10 Ways to Make a Difference for Orphans

By Focus on the Family
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The sheer number of children waiting for a family of their own can seem overwhelming, but there are plenty of things you can do right now to make a difference for orphans.

God’s Word gives Christians a clear command to care for orphans (James 1:27), and there are many ways to get involved. Whatever path you decide to take, we hope you see the face of Christ in the children and families you serve.

  1. Foster. Nearly 430,000 children in the United States are in foster care today. There are immeasurable benefits when children are taken in by nurturing and loving caregivers. Ask God how He might use your family to bless a child in need of a safe place to live. Contact your local foster care agency to learn more.
  2. Adopt. Every child deserves to be raised by a loving family. More than 110,000 children throughout the United States are waiting for permanent adoptive families.* These children are currently in the custody of state agencies, which means that their only permanent parent is the state in which they live. The thought of being welcomed into a family seems like a dream for most of them, but taking into account that there are more than 300,000 churches in the United States, that dream doesn’t seem quite so far out of reach. Learn more.
  3. Provide Respite Care. Foster and adoptive parent need time away to rest, reduce stress or simply be restored. Whether it’s a few hours a week or one day a month, respite care offers these families an occasional and much-needed break from their responsibilities. There are formal and informal ways of providing respite care. You can ask a foster or adoptive family how you can best serve them, or use the National Foster Care and Adoption Directory to find local agencies that can connect you with information on how to become a respite care provider.
  4. Wrap Around a Family. Any family that welcomes home a new child needs the support of their friends, family and community. This is especially true of foster and adoptive families. If you can cook, clean, drive or baby-sit, you can be a huge help to these families.
  5. Be an Advocate. The role of a court-appointed special advocate (CASA) is to represent the best interests of a child in foster care. CASA volunteers are committed to spending time with that child and gathering information from everyone involved in that child’s life. CASAs are expected to provide additional information to the courts as they make decisions that will impact the child’s life. Get more information about volunteering from the National CASA Association.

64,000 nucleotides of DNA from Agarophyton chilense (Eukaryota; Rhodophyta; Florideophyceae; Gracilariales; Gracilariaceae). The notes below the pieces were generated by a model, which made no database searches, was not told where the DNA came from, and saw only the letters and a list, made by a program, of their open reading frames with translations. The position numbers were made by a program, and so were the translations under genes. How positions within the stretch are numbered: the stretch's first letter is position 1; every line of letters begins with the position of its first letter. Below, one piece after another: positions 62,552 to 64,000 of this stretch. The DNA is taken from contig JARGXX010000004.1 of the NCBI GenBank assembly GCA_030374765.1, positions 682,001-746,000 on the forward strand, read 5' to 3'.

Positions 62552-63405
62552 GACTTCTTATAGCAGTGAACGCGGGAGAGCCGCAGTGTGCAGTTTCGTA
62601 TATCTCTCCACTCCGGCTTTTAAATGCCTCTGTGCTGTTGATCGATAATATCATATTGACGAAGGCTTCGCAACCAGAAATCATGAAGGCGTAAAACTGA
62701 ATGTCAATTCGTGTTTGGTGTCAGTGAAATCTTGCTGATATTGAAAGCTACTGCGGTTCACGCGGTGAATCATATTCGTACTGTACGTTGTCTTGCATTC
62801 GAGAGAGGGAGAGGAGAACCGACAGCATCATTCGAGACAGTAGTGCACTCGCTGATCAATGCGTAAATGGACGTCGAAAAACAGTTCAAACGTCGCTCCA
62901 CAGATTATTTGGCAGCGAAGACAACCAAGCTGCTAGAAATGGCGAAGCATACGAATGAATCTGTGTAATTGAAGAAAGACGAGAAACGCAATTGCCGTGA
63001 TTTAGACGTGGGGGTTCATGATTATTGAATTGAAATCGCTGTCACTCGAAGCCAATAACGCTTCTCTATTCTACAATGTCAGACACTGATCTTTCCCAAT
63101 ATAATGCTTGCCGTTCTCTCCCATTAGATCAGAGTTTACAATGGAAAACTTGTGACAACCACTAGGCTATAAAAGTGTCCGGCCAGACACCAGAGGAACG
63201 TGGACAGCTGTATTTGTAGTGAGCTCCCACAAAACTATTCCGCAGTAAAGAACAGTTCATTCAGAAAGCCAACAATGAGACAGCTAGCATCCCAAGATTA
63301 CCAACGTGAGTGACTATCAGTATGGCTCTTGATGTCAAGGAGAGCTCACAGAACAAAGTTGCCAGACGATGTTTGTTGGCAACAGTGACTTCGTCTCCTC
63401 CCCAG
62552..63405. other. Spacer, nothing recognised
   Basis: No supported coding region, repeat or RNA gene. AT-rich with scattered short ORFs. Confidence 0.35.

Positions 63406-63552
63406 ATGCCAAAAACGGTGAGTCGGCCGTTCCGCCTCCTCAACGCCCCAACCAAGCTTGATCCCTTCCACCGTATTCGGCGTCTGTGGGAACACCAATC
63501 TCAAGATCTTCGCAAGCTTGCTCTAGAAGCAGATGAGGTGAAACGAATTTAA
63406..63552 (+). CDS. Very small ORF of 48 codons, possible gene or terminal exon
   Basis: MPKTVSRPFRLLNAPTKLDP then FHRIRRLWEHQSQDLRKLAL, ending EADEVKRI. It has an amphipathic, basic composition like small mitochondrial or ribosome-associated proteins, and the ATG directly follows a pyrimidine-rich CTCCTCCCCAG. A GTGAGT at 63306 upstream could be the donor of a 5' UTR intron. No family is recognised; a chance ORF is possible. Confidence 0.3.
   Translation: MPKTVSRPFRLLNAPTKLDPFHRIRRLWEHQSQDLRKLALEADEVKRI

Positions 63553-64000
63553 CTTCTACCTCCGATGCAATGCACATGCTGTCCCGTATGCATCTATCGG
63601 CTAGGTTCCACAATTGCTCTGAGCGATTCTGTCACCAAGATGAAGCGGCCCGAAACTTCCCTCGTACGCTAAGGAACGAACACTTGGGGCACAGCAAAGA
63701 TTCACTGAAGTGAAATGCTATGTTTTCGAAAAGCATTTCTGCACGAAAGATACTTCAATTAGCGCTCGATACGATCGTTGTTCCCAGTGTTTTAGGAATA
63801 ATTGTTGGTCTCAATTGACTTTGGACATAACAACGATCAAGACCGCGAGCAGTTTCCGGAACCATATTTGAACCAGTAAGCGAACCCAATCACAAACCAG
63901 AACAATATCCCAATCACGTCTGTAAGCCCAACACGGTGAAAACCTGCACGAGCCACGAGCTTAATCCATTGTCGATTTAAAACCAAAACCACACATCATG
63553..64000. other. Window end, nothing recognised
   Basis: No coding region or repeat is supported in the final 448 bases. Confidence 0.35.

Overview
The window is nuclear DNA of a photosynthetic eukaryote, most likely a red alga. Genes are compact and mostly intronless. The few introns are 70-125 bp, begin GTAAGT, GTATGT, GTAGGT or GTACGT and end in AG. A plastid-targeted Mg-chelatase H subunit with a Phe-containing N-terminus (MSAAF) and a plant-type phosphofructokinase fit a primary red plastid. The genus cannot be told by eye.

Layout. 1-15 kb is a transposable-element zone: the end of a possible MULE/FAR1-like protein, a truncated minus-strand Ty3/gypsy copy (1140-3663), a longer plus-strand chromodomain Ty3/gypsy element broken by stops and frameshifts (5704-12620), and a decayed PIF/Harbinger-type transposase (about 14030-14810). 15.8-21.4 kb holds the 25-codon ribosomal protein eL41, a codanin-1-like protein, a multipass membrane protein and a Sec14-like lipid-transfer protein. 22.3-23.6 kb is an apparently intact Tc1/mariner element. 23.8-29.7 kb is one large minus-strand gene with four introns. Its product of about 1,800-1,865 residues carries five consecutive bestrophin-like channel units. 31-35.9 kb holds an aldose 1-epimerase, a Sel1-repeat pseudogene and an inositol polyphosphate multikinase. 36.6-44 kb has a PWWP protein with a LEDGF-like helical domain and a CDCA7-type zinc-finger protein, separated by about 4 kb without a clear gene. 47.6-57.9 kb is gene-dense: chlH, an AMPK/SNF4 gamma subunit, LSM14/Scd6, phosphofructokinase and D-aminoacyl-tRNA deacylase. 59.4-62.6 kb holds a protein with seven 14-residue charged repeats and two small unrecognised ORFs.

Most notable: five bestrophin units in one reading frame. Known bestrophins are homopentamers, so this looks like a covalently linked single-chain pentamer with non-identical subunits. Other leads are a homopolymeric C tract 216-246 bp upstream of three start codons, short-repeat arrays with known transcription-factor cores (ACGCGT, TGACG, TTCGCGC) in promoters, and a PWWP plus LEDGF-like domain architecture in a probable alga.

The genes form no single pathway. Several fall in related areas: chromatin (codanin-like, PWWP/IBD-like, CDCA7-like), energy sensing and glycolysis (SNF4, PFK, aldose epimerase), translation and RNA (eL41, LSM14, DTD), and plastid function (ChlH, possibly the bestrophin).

6. Engage Your Church. Orphan Sunday, typically the second Sunday of November, is about “rousing believer with God’s call to care for the orphan.” If you want to get involved, start by meeting with your pastor to talk about the importance of ministering to foster and adoptive families, or by asking the church to dedicate a weekend (such as Orphan Sunday) to raising awareness about the number of children in need of temporary and permanent families. “Speak up for those who cannot speak for themselves” (Proverbs 31:8, NIV).
  7. Pray. Your prayers have an impact. Gather with your small group or family to pray for the children, their birth families, caseworkers, the courts and a host of others who all affect the life of a child involved in the foster care system. For specifics on how to pray, Focus on the Family has created a Foster Care Prayer guide. (Select “Download our free Prayer Guide!”)
  8. Mentor. Investing your time, lending a listening ear and sharing your advice, gifts and talents with young adults preparing to age out of foster care will benefit them for a lifetime. Building relationships at any stage of life is difficult for many of them, but having a caring adult in their life can help make the difference in leading them down the path to a positive future.
  9. Tutor. Academics are often a challenge for children who typically change schools frequently. Your support in helping a child read, gain comprehension skills, understand math concepts or even simply complete homework assignments can help remove barriers to success at school.
  10. Consider the Bigger Picture. Orphan care is not simply a U.S. issue; it’s a worldwide concern. For example, there are an estimated 3.7 million orphans in South Africa alone. Focus on the Family Africa’s office is committed to first meeting children’s basic physical, emotional and spiritual needs, then equipping them with the life skills and faith they need to break the cycle of poverty and abandonment – even helping them navigate the challenges of life in child-headed homes. The objective is not to just help these kids survive, but to succeed. Lean more.

© 2017 Focus on the Family.

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